LLVM Weekly - #124, May 16th 2016
Welcome to the one hundred and twenty-fourth issue of LLVM Weekly, a weekly newsletter (published every Monday) covering developments in LLVM, Clang, and related projects. LLVM Weekly is brought to you by Alex Bradbury. Subscribe to future issues at http://llvmweekly.org and pass it on to anyone else you think may be interested. Please send any tips or feedback to firstname.lastname@example.org, or @llvmweekly or @asbradbury on Twitter.
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News and articles from around the web
The main news this week is the announcement of Scala-native, an ahead-of-time compiler for Scala using LLVM. Jos Dirkens has written a getting started guide if you want to compile it and try it out. There's also more information in the slides from the announcement talk.
On the mailing lists
More of the students taking part in Google Summer of Code with LLVM-related projects have introduced themselves and their plans. Vivek Pandya will be working on interprocedural register allocation. Scott Egerton will be working on capture tracking improvements. Jie Chen will be working on better alias analysis, specifically improving cfl-aa. Matthias Reisinger will be working on enabling polyhedral optimisations in Julia, and Zhengyan Liu has plans for SAFECode memory hardening.
Renato Golin kicked off a discussion about whether LLVM's release process could be better aligned with downstream users. This thread covered a broad range of topics and triggered a lot of discussion, but luckily there's no need to summarise it as Renato has done the job for us.
Nicolai Hähnle notes that currently libLLVM.so contains about 1.7MB in its .data.rel.ro section, of which about 1.3MB comes from the MCInstrDesc tables created by tablegen representing a massive number of pointers to be relocated. He suggests reducing this by using offsets instead. Reducing the relocations will both reduce binary size and increase the portion of the binary that can be mapped as shared. So far, responses to the thread are supportive of the idea.
James Knight has written a detailed post on how it's not really possible to write an LL/SC loop guaranteed to make forward progress in LLVM IR right now. There are restrictions on what you can do between a load-linked and a store-conditional instruction that the code generator may not meet.
As well as the long, technically detailed and precise threads each week it's nice to highlight cases where a simple question has a simple answer. How do you register a pass as being opt-in based on a command-line flag? Answer: have it run every time, but return immediately if the desired command line flag isn't present.
Sanjoy Das has shared an RFC on adding a callee-saved register verifier. As is clarified later in the thread, the intention is to ensure that code not generated by LLVM (e.g. output from another JIT or hand-written assembly) properly adheres to the calling convention and doesn't clobber registers it shouldn't. The proposed pass would simply add code to check that the test values written to the callee-saved registers aren't modified.
In response to questions about pass ordering, Mehdi Amini has written a helpful description of what exactly happens when you do opt -mymodulepass0 -myfunctionpass -mymodulepass1.
Konstantin Vladimirov wonders if there's an option to force the register allocator to use as many architectural registers as possible to reduce dependencies. The short answer is there isn't currently, but it would be interesting to investigate.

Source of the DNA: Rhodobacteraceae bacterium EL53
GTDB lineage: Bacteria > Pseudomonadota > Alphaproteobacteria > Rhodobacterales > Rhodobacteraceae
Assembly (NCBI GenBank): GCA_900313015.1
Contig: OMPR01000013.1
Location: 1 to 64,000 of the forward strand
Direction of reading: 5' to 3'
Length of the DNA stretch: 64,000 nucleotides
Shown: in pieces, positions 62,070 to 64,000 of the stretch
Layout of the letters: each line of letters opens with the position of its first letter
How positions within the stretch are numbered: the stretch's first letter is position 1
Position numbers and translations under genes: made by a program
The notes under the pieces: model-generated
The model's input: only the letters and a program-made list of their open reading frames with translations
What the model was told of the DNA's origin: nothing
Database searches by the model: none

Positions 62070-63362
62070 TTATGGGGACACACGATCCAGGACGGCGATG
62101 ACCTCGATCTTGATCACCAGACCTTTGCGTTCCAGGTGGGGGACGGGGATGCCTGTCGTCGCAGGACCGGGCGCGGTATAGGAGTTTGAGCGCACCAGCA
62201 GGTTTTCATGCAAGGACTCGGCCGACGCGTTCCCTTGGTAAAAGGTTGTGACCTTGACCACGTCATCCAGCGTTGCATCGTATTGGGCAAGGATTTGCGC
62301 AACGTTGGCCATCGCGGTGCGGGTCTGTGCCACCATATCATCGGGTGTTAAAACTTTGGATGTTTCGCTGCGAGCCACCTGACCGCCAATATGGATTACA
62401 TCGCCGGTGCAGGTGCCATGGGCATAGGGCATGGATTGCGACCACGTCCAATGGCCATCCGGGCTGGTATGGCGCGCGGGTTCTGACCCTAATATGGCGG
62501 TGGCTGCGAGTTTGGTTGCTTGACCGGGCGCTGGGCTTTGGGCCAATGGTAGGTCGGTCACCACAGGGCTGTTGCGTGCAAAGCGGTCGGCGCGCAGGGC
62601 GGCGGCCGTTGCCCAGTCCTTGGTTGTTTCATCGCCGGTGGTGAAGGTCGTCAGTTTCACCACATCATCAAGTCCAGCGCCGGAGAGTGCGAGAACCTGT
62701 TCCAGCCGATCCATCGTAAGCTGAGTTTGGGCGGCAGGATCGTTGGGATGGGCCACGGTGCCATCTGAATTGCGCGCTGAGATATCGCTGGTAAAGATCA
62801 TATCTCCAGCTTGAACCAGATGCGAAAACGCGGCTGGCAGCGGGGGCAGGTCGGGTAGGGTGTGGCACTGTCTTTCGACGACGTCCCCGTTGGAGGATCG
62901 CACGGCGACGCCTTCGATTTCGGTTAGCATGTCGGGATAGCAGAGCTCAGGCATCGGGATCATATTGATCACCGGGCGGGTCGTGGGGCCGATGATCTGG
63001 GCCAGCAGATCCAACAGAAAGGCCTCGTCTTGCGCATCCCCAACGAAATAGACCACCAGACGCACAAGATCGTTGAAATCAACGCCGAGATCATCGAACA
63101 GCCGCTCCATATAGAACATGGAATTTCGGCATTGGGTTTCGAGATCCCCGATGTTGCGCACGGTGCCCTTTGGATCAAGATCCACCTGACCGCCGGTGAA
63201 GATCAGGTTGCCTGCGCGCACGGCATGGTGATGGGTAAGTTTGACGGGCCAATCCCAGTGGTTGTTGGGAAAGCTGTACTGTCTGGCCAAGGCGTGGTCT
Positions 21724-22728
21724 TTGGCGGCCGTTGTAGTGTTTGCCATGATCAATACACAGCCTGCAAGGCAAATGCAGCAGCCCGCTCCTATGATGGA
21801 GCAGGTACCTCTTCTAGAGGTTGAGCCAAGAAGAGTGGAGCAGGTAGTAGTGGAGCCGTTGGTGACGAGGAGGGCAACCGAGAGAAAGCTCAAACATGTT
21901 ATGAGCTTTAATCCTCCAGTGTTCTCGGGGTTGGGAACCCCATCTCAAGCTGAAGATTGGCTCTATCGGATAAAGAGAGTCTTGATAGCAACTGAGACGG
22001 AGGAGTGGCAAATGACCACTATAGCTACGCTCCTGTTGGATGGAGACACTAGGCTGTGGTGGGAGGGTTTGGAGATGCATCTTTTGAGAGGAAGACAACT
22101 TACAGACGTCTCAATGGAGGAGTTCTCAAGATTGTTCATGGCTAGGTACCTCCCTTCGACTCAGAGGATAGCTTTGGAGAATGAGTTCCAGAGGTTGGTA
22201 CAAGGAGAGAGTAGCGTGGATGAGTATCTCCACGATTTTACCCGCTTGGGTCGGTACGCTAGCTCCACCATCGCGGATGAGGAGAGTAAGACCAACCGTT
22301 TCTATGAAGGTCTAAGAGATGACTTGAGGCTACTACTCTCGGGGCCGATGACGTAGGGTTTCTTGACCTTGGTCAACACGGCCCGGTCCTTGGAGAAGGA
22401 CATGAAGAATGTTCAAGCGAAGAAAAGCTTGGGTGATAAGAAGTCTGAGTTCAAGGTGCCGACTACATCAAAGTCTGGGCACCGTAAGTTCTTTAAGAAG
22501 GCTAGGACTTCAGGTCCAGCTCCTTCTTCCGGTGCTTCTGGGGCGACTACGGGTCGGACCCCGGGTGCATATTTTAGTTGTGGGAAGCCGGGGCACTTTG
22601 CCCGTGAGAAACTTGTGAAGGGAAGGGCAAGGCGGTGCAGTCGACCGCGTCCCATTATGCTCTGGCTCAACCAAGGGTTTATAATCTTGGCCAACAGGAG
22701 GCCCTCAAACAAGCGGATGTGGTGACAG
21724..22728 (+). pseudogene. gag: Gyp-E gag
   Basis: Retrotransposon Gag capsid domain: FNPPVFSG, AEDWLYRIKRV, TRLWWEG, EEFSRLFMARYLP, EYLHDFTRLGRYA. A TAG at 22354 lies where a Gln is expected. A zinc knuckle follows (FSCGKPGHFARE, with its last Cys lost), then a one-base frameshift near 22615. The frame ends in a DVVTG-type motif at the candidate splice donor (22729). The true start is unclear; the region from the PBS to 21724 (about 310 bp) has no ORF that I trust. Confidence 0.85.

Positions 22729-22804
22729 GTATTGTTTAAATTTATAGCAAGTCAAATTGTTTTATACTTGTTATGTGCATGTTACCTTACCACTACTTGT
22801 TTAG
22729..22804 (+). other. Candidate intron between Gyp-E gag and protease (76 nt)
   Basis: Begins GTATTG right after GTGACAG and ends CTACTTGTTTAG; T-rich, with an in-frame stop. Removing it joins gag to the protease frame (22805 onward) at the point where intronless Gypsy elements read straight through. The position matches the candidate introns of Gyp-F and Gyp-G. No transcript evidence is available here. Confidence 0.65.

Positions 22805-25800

Diana Picus has shared an RFC on modifying llc so it no longer exits after the first error. Generally people are in favour, and the patch should hopefully land soon (it had to be temporarily backed out after exposing some test cases failures in lldb).
Nico Weber has noted that now with AVX512, Clang's intrinsics headers are huge. This can cause compile time issues, for instance Nico reports building all of the v8 JS engine is 6% faster after removing the avx512 includes. The thread participants haven't yet decided on the best way forward to fix this, beyond the potential immediate step of adding include guards so AVX512 intrinsic headers aren't included when not compiling for AVX512 platforms.
The outdated guide on cross-compiling LLVM has been brought up to date. r269054.
Loop unrolling (other than in the case of explicit pragmas) is now disabled at
-Osin LLVM. You may recall last week it was enabled for
-Osin Clang, but with different thresholds. r269124.
A new cost-tracking system has been implemented for the loop unroller. r269388.
LLVM's Sparc backend has seen the addition of more LEON-specific features, e.g. signed and unsigned multiply-accumulate. r268908.
-run-passoption will now work with any pass known to the pass registry. Previously it would silently do nothing if you specify indirectly added analysis passes or passes not present in the optimisation pipeline. r269003.
WebAssembly register stackification and coloring are now run very late in the optimisation pipeline. The commit message suggests it's useful to think of these passes as domain-specific liveness-based compression rather than a conventional optimisation. r269012.
When declaring global in textual LLVM IR, you must now assign them with e.g.
@0 = global i32 42. r269096.
The internal assembler is now enabled by default for 32-bit MIPS targets. r269560.
Clang now supports
Clang gained a new warning that triggers when casting away calling conventions from a function. r269116.
The recently developed include-fixer tools now has documentation. r269167.